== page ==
In as early as 2017 we had implemented the “Uncapped leave Policy”, wherein team members could take need-based leave with their manager’s concurrence rather than getting stifled by the entitled number of days. Similarly, we held back from writing down policies and guidelines around Work from home. We do see quite a good culture of accountability and delivery focus rather than control. As we advance, the emphasis would be more on productivity and Managers taking a call on who should work from home and what flexibility shall be provided without compromising on the output, rather than rolling out a Work from Home policy.

Q- What steps have you taken to keep the employees motivated in this scenario?

Motivation is intrinsic to an individual. I believe everyone has different drivers for motivation. Organizations can only provide a safe and enabling environment for people to dream, aspire, and achieve. In reality, we all need to be self-driven, positive, forward-looking and pick up positive triggers to be motivated. In our organization, we have and would continue to focus on showing a brighter future ahead rather than wailing over the peak pandemic period.

In all our group organizations, MakeMyTrip, GoIbibo, RedBus, and other entities since we are on the path to normalcy, we dialogue about positives like improved cost structures, gains in market shares, completion of some splendid Tech and product projects during the lockdown and org structures that are efficient and agile. Positive and forward-looking communication has given confidence to our people that we will bounce back with full force. Our HR team has been absolutely on top of its game by ensuring regular connect with the team members, checking on to their wellbeing, helping them with clarity on people issues, and ensuring the creation of platforms for engagement and fun.

Q- What is your hiring strategy; campus and lateral hiring plans in FY21?

I think that after every 5 to 6 years some adverse developments at the macro level take everyone by surprise and impact each type of hiring plan in the organizations. As an organization we don’t get carried away by the ‘flavor of the year’ syndrome and rather behave maturely when it comes to making hiring decisions; we don’t over hire and believe in hiring right. We believe in giving very competitive and top of the line compensation with lucrative long-term wealth creation opportunities.

From mid to senior-level almost all our employees would have company stocks, which constitutes a significant part of their earning potential. As a part of the hiring strategy, we have already started hiring from selected NITs and other premium engineering colleges for our engineering. Plans to visit MBA campuses are already under consideration. It is vital to understand that we are a growing organization with immense opportunities, we have many new businesses that are bound to grow over a period of time and would require talent. Hence, there is no stopping of hiring for critical skills and talent.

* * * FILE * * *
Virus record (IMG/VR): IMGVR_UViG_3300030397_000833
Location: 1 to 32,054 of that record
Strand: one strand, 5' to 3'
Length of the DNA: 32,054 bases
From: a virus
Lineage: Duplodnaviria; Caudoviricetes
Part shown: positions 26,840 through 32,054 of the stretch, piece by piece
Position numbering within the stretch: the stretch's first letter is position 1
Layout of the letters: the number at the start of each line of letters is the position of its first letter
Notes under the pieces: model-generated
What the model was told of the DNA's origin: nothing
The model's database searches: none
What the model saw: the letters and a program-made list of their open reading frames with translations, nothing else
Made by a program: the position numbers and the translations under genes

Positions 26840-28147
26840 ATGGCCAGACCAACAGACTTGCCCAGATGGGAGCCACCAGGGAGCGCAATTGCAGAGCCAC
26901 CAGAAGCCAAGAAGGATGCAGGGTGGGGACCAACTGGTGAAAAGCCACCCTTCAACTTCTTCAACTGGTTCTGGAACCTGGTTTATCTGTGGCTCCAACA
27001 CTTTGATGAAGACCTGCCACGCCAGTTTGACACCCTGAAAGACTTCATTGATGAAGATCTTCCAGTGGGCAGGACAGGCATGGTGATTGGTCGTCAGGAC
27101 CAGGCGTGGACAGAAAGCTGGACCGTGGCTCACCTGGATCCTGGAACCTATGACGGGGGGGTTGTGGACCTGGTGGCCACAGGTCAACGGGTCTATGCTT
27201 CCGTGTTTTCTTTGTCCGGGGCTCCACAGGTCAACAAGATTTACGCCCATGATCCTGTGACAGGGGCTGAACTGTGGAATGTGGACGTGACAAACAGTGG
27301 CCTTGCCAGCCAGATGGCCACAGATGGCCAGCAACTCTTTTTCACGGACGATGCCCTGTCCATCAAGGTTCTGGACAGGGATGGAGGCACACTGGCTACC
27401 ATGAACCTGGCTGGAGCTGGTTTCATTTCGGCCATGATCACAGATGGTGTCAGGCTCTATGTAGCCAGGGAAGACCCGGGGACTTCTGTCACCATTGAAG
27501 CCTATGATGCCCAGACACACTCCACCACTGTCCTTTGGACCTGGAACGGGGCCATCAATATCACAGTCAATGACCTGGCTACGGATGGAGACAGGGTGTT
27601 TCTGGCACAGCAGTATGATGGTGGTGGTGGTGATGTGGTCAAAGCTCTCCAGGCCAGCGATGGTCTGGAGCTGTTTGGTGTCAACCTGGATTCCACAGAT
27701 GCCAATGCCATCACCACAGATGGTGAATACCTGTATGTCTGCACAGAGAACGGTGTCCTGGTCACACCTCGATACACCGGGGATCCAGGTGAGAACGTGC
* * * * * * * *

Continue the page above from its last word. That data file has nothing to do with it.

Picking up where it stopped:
Q- What are the three biggest trends emerging in the HR space? How can CHROs make most of these trends?

The last few months have been unprecedented, many theories and stated management models have come under severe questioning. Many naysayers for the WFH model or believers in “change is a slow process…” have wisely realigned their compass. To find out the real trends, it is important not to look at the superfluous and most visible occurrences of the last few months but instead

Challenge some of our underlying assumptions and beliefs of yesterday to find or set new trends. For CHROs, there can’t be a better opportunity to reassess some of the organizations’ policies, processes, and traditions and understand if they are pertinent in the current context. We should challenge our traditional learning and development models, existing performance management processes, and talent management tenets. We must discover ways to empower people to develop, deliver, and decide on their own by identifying their tool kits, rather than imposed processes. CHROs need to revamp the rule books and ‘Unbuild HR’ of the organizations to create an enabled and responsible workforce, which is treated like adults rather than policed and governed.

In the immediate future, when workplaces will start operating with the hybrid model of Work from home and remote workplaces, the biggest need would be to build the workplace with Managers and leaders with “Trusting Managerial Mindset’ and team members with the “Impeccable level of ownership and accountability”. I believe that CHROS will contest the status quo and help the organization lead its next growth curve.

Thank you Yuvaraj!

LEAVE A REPLY

Please enter your comment!
Please enter your name here

This site uses Akismet to reduce spam. Learn how your comment data is processed.